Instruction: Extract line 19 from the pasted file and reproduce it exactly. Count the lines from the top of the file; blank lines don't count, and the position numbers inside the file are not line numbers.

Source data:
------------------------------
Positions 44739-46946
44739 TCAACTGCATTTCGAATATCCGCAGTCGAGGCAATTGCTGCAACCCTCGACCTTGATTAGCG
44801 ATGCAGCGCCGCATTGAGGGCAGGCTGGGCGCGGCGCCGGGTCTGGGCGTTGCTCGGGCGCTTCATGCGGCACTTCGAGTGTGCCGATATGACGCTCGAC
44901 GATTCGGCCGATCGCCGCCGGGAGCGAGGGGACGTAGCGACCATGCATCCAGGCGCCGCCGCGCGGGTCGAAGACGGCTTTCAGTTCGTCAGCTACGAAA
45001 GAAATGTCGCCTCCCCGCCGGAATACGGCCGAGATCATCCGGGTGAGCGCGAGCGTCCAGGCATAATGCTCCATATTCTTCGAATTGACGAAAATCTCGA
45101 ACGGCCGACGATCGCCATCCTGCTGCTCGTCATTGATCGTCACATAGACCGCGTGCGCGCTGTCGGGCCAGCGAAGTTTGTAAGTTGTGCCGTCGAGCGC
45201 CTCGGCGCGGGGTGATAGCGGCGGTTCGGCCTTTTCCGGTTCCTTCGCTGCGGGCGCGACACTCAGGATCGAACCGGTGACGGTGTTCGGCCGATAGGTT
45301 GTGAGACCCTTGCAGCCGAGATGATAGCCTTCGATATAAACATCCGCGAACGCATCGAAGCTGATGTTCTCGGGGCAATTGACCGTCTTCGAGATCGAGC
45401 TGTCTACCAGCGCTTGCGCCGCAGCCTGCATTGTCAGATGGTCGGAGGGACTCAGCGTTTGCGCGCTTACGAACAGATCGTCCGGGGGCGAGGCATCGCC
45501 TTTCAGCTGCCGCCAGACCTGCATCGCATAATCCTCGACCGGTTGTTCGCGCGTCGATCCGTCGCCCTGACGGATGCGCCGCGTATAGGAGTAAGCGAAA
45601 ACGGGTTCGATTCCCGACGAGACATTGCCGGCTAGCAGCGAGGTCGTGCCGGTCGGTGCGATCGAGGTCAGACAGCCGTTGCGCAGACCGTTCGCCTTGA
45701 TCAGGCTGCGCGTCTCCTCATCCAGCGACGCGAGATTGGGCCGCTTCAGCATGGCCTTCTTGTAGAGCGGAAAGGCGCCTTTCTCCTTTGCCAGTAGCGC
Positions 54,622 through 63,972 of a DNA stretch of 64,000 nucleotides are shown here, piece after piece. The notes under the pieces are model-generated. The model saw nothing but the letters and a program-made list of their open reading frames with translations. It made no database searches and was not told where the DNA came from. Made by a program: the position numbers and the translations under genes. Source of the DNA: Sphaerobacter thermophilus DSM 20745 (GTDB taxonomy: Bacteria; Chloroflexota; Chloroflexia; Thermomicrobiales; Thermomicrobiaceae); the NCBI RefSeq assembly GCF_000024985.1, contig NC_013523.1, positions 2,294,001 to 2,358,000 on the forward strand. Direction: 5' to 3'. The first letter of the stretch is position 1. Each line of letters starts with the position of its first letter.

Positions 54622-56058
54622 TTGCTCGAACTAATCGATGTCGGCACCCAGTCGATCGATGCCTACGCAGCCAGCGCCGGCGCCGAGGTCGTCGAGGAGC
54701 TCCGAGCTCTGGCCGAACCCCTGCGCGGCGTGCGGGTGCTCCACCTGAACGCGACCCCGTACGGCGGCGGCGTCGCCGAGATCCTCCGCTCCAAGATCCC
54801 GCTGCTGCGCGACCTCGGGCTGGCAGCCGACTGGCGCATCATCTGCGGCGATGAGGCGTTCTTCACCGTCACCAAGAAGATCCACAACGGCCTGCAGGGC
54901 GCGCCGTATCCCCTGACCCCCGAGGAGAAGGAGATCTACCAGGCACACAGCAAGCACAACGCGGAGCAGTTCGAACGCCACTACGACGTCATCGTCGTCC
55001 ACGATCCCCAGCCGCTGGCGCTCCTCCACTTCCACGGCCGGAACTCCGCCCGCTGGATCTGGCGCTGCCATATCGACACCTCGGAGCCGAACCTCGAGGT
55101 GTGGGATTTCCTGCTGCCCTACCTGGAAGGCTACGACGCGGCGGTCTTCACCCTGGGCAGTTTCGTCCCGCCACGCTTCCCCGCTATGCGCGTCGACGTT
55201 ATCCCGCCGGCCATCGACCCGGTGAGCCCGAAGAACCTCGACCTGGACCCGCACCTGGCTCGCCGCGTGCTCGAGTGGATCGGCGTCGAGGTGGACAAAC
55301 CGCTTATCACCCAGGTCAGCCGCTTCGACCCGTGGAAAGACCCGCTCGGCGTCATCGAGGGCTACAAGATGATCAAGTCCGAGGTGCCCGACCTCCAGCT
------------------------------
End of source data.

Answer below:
55001 ACGATCCCCAGCCGCTGGCGCTCCTCCACTTCCACGGCCGGAACTCCGCCCGCTGGATCTGGCGCTGCCATATCGACACCTCGGAGCCGAACCTCGAGGT